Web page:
BIOL2300_Chapter%202

BIOL2300_Chapter%202 - CHAPTER 2 Description of Populations...

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16 CHAPTER 2: Description of Populations and Samples This lecture topic concerns chapter 2 in your textbook, which is about how statisticians describe populations and samples. We’ll spend a lot of time discussing how to describe samples, and only at the end will we really start to talk about populations. We’re going to take a look at the following topics I. Variables and data (the numbers we work with) II. Frequency distributions III. Descriptive statistics referring to what’s called the center of the data IV. Graphs called box plots V. Descriptive statistics referring to what’s called the dispersion of the data VI. Transformations, meaning mathematical manipulations of the data VII. Samples, populations, and something called statistical inference I. Variables – the raw material for statistics These are the things we measure or observe on whatever we are studying. The particular observations or measurements we get vary from individual to individual, so if we have a collection of data from several individuals, we get a bunch of different values. The goal of statistical analysis is to try to make sense of this variation among individuals. Before looking at any procedures for statistical analysis, a basic point to understand is that there are different kinds of variables, and each type has particular implications for how we might do statistical analysis. One type of variable is a quantitative variable , meaning one that is expressed numerically. There are two different kinds of quantitative variables, distinguished by the kinds of numerical values they take. Continuous variables – can take any decimal or fractional value: 1.43 2.5978496 0.666666… Things like weights, heights, concentrations and so on are naturally measured and expressed this way.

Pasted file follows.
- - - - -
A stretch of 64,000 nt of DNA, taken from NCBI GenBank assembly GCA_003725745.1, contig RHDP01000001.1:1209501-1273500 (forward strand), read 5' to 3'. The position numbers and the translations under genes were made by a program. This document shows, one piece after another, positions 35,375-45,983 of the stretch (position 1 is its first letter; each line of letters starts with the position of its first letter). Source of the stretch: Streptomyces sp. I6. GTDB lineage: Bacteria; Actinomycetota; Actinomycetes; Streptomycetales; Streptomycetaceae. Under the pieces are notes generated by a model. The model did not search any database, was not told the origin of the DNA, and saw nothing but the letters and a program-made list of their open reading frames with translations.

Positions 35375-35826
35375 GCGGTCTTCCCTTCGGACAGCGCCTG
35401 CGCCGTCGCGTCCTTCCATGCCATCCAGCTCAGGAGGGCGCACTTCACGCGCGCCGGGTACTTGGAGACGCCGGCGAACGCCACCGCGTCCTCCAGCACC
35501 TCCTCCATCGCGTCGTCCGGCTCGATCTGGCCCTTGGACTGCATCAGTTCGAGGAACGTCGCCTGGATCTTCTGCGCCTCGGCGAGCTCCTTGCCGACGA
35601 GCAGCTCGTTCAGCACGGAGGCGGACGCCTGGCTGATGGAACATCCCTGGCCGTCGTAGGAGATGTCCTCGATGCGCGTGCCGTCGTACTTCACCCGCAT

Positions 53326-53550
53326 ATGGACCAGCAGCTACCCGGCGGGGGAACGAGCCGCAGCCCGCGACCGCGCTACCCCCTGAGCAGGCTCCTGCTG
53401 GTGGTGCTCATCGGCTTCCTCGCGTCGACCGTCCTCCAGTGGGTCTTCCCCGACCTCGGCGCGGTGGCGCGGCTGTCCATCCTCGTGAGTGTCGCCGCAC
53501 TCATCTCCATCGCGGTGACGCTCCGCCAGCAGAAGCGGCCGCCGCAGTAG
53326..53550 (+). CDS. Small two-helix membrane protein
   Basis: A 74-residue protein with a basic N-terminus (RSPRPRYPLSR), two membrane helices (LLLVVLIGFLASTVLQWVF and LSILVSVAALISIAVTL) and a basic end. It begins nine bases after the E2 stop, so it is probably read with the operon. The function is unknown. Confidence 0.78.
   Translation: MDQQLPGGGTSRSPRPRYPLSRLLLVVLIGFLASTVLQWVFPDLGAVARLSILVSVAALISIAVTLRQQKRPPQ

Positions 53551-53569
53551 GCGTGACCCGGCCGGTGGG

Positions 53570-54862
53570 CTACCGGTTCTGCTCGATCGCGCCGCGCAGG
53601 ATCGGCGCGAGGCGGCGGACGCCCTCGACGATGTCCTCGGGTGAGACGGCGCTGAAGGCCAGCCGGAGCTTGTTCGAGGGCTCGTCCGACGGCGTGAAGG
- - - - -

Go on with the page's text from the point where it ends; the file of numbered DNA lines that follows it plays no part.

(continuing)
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17 Discrete variables – take only integer values: 1, 2, 3, … -2, -1, 0, 1, 2, … Discrete variables usually arise when we count something: number of teeth, number of eggs, … Another kind of variable does not have numbers associated with it at all – this kind of variable is called a categorical variable . This refers to characteristics of things that can be classified into different categories: Male, Female Dead, Alive Genotype – AA, Aa, aa Because statistics deals with numbers, we have to associate quantities with nominal variables. We do this with frequencies or proportions . The term frequency refers to how many individuals fall in the different categories. For example, we could look at the frequency of males and females in this room, but counting up the numbers of each. We could also divide those frequencies by the total number of people, and then we would have the proportions of men and women in the room. Another type of variable has an in-between status – ordinal variables .
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This note was uploaded on 01/27/2010 for the course BIOL 2300 taught by Professor Britton during the Spring '08 term at UT Arlington.

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BIOL2300_Chapter%202 - CHAPTER 2 Description of Populations...

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